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I bought a book at fifty pence.
I bought a book for fifty pence.
I can't buy it for such a high price.
I can't buy it at such a high price.

Use for if the actual sum is mentioned, use at if the actual sum isn't given.

If the weight or measure follows the price, use at with the actual sum: That velvet is available at £5 a metre.

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Charlie was standing just beside me.
Charlie was standing just besides me.
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Gemma spent all the day in her room.
Gemma spent all the day into her room.
Richard came into the room and sat down.
Richard came in the room and sat down.

In denotes position inside something, while into denotes motion or direction towards the inside of something.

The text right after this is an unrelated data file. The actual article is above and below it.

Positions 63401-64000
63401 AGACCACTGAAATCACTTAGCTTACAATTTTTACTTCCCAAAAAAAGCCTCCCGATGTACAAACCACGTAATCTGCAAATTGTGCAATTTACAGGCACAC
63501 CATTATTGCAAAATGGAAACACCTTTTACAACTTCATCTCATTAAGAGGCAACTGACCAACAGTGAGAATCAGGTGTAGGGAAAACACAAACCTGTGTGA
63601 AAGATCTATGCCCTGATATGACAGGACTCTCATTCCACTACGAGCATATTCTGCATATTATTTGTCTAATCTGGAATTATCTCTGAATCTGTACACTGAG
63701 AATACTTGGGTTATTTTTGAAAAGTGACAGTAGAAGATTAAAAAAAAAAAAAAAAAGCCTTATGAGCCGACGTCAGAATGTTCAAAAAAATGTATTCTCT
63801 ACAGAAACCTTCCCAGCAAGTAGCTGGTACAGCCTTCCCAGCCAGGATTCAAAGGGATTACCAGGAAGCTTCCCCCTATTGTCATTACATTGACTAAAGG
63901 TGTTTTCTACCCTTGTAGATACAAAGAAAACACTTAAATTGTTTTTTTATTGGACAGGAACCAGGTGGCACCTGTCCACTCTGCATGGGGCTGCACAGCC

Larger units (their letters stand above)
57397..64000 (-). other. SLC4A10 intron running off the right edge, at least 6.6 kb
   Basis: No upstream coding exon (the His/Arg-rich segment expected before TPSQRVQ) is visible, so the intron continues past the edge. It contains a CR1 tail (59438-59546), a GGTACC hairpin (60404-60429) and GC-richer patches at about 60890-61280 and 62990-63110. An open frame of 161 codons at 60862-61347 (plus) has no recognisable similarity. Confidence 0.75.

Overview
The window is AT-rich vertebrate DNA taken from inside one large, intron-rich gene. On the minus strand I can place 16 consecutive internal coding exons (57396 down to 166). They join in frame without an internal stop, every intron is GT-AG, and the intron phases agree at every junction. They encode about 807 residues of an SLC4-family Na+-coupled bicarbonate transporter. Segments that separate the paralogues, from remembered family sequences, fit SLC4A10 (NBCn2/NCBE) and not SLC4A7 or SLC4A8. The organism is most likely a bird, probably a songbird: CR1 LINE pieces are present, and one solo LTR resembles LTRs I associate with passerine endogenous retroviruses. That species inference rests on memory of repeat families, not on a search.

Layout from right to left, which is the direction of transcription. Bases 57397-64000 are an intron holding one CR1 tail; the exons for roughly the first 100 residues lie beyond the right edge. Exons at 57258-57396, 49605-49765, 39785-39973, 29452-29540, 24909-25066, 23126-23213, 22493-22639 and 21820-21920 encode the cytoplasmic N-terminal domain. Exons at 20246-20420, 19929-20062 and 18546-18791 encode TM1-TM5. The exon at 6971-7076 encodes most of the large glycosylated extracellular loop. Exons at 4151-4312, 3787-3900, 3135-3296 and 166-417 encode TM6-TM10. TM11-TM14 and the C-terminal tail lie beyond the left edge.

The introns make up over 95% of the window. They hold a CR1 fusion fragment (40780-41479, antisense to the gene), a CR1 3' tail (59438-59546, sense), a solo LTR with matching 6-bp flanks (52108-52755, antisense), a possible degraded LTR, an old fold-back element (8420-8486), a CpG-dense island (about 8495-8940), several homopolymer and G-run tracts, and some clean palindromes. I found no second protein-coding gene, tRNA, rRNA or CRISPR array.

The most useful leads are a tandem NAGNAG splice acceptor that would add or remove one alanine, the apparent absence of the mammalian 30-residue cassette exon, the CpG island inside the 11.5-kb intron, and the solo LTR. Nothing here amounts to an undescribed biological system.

Always write the preposition into as one word.

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Ian's been ill since last Friday.
Ian's been ill from last Friday.

Place the preposition since before words or phrases denoting a point in time: since Monday, since yesterday, since eight o'clock, since Christmas. When we use since, the verb is usually in the present perfect tense, but it may be in the past perfect: I was glad to see Tom. I hadn't seen him since last Christmas.

From can also denote a point in time, but it must be followed by to or till: He works from eight o'clock till one o'clock without a break.

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I may be able to go after a week.
I may be able to go in a week.
Also possible:
I may be able to go in a week's time.

When speaking of a period of time in the future, use in, and not after. Here in means after the end of.

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